Call it a PR stunt, or plain luck, the brand has definitely got good visibility – not through advertisements, but through discussions around banning of the advertisement, discussions around the celebrity and discussions around the rationale behind this exercise.

Maybe, Unilever has taken a cue from Benetton! But whatever said and done, what seemed to be banned and less talked about, has ended up being talked and mocked all over the globe – ending up in achieving what an advertisement aspires to achieve – “attract consumer attention” – This ad, for all it’s worth, has managed to exceed all its expectations from advertisers/ marketers, without any “lust” and now, without any “caution” too!

So, were we discussing Ironies? ;)

Source: Photo Source Link 1, Link 2, Link 3; References: Hollywood, Adage, You Tube

Friday, March 21, 2008

FMCG in India – went Rural and now growing there too!

FMCG Industry in India is witnessing a change – a change in the pattern in which it is growing – needless to say, with the changing demographics, the pattern of marketing would also change. As rural penetration increases, the rural markets would command more and more share of the overall FMCG space. Though the urban markets are growing too, the incremental addition in consumers / households is much more in rural space as compared to urban markets.

According to an article in Mint, posted a couple of months back, not only have the media investments by FMCG companies moved towards rural India, but also a larger piece of the cake has started coming from the rural belt itself.

Rural India, mostly termed as “high opportunity” market, is no longer just an opportunitiy, but is now yielding results. As the article mentions, “180 million rural and semi-urban people’s attention has already been diverted towards FMCG products, according to latest estimates released by industry chamber, Assocham” and why is that? “In the first nine months of current fiscal, FMCG’s ad budget witnessed an increase of nearly 20% to promote FMCG products which is influencing and motivating the rural youth to consume higher volumes of such products.

But are more media investments and greater rural contribution connected? Well, one could attribute that to media. But then there is also a bigger reason, which seems to be more pragmatic in the given circumstances, and that is, the REACH. Reaching to those 6-lakh odd villages has always been the biggest barrier, and this is something that is now being overcome by most of the giants now. With each of them following their own models, distribution has been the focus to tap the rural consumer’s big fat wallet, which is gradually paying out.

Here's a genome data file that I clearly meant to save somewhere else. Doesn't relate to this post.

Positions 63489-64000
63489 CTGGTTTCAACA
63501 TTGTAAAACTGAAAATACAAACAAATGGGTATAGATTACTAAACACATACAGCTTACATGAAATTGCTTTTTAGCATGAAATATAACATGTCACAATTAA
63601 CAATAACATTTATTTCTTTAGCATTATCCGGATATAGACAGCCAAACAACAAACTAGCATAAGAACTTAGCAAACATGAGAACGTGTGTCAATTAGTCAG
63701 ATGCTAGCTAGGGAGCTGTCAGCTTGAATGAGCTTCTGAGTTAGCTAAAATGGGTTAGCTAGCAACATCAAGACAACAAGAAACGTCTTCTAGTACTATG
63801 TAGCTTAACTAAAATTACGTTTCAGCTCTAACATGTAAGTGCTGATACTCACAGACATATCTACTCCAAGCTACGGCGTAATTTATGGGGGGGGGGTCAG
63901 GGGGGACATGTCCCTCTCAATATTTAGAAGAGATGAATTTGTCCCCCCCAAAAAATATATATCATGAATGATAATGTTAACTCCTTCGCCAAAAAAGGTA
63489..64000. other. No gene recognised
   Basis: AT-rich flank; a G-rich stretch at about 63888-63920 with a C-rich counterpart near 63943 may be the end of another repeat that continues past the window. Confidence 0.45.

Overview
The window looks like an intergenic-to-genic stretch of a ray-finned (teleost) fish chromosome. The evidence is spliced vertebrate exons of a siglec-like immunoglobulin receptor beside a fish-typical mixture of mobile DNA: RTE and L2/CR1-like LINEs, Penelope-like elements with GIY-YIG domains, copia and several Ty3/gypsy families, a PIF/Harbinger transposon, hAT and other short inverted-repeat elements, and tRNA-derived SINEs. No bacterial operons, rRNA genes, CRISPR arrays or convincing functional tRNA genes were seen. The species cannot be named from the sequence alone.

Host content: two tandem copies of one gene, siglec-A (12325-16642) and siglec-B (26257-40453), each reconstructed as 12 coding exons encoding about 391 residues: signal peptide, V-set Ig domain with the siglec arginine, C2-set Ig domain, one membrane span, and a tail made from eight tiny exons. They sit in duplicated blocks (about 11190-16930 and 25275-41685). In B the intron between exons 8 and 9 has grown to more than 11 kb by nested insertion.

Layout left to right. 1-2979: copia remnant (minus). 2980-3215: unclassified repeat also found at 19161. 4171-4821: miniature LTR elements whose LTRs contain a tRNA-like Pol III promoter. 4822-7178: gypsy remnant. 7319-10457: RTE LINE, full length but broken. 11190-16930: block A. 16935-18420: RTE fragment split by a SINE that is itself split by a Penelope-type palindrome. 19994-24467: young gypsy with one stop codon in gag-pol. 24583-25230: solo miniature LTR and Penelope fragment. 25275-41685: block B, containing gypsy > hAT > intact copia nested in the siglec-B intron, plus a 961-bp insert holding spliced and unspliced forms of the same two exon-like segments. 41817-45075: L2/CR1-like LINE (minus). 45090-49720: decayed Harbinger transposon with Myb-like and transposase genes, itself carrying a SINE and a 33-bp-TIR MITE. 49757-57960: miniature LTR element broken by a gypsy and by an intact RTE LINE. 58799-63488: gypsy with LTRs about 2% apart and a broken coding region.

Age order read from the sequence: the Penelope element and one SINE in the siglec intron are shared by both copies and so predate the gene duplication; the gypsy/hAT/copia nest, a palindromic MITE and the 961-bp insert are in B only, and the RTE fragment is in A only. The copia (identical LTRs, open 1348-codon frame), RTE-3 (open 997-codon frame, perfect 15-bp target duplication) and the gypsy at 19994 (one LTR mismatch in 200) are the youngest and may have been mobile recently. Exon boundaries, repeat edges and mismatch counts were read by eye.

As per my limited understanding, media was always there. The same consumer watched most of the TV serials his urban counterpart did, witnessed the same ads his counterpart skipped, and aspired for the same things/people his urban brethren did. The only difference was - he never could / intended to purchase those brands (which he thinks are products).

Translating those aspirations into purchases, to me, has been the biggest success in the rural markets today – and that is the core reason for this change of pattern. More so, when patterns move to trends, one can safely assume that half of the work is done.

And what are these trends?
- Market for FMCG products in rural India is estimated at 52% & is projected to touch 57% by end March'08
- In semi-urban segment, present FMCG market size is around 19% and is expected to scale up by 6% to touch 21% by end of current fiscal


What is a positive signal is that the churn rates are much lower in rural markets as compared to their elder brothers sitting in the top class towns, which is a good indicator for the organizations. Once added, their likelihood of sticking to you is far greater that what it is in the urban space.

What remains to be seen is the impact of media on these consumers, and if, with the changing trends, if the low churn rates would also show a different direction.

Incidentally, it is not just volumes we are talking here – because of the numbers, the overall value contribution has exceeded the urban contribution – “Domestic FMCG total size in terms of volume is currently $15 billion, of which $7.9 billion is rural contribution as against $4.2 billion of urban and metros while $2.85 billion is semi-urban FMCG market"

Lastly, something to chew on … Most of us have a perception of rural as presented in these pictures. Is this always the case? Does Rural mean poor all the time? As the article mentions, “Over 70% sale of FMCG products is made to middle class households and over 50% of middle class is in rural India.

So, as long as the growth in coming from “consuming” those consumer goods (and not the way I had mentioned sometime back [Sales sans Marketing in Rural India]), more and more rural consumers are finally coming out and re-purchasing those brands, spurring a growth in the overall FMCG space.

Still wondering if rural India is all about Farming and Cows? ;)

Sunday, March 09, 2008

Outdoor Advertising - Nothing left to Imagination!

Whenever a new medium emerges, marketers run behind it, exploiting it till the time it is coined as “common media” or till the time their infatuation with that medium is over. Look around, and you would say the same thing for newspapers, magazines, and now Billboards as well.